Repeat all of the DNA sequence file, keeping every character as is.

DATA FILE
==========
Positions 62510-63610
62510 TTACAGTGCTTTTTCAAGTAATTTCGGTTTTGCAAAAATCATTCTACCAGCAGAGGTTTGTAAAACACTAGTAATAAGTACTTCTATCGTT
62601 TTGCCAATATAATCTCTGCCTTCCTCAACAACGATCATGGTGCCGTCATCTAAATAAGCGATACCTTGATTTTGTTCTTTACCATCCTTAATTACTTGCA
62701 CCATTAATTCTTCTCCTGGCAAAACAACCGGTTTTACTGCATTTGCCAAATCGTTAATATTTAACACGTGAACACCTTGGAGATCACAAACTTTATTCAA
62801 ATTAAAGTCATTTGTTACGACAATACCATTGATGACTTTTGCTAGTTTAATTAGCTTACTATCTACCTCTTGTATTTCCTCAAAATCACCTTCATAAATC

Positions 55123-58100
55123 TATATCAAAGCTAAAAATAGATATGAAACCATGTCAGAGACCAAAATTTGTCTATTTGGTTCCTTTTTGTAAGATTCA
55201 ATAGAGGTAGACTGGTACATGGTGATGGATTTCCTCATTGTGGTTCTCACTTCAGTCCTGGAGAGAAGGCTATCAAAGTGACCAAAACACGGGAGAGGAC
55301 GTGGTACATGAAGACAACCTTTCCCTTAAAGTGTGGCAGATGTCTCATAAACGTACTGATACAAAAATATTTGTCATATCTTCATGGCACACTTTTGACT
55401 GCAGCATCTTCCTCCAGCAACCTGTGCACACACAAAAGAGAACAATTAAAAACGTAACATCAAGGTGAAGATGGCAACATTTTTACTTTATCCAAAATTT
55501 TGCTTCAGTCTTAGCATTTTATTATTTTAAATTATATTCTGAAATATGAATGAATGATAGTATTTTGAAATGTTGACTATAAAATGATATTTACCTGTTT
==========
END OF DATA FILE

Positions 62510-63610
62510 TTACAGTGCTTTTTCAAGTAATTTCGGTTTTGCAAAAATCATTCTACCAGCAGAGGTTTGTAAAACACTAGTAATAAGTACTTCTATCGTT
62601 TTGCCAATATAATCTCTGCCTTCCTCAACAACGATCATGGTGCCGTCATCTAAATAAGCGATACCTTGATTTTGTTCTTTACCATCCTTAATTACTTGCA
62701 CCATTAATTCTTCTCCTGGCAAAACAACCGGTTTTACTGCATTTGCCAAATCGTTAATATTTAACACGTGAACACCTTGGAGATCACAAACTTTATTCAA
62801 ATTAAAGTCATTTGTTACGACAATACCATTGATGACTTTTGCTAGTTTAATTAGCTTACTATCTACCTCTTGTATTTCCTCAAAATCACCTTCATAAATC

Positions 55123-58100
55123 TATATCAAAGCTAAAAATAGATATGAAACCATGTCAGAGACCAAAATTTGTCTATTTGGTTCCTTTTTGTAAGATTCA
55201 ATAGAGGTAGACTGGTACATGGTGATGGATTTCCTCATTGTGGTTCTCACTTCAGTCCTGGAGAGAAGGCTATCAAAGTGACCAAAACACGGGAGAGGAC
55301 GTGGTACATGAAGACAACCTTTCCCTTAAAGTGTGGCAGATGTCTCATAAACGTACTGATACAAAAATATTTGTCATATCTTCATGGCACACTTTTGACT
55401 GCAGCATCTTCCTCCAGCAACCTGTGCACACACAAAAGAGAACAATTAAAAACGTAACATCAAGGTGAAGATGGCAACATTTTTACTTTATCCAAAATTT
55501 TGCTTCAGTCTTAGCATTTTATTATTTTAAATTATATTCTGAAATATGAATGAATGATAGTATTTTGAAATGTTGACTATAAAATGATATTTACCTGTTT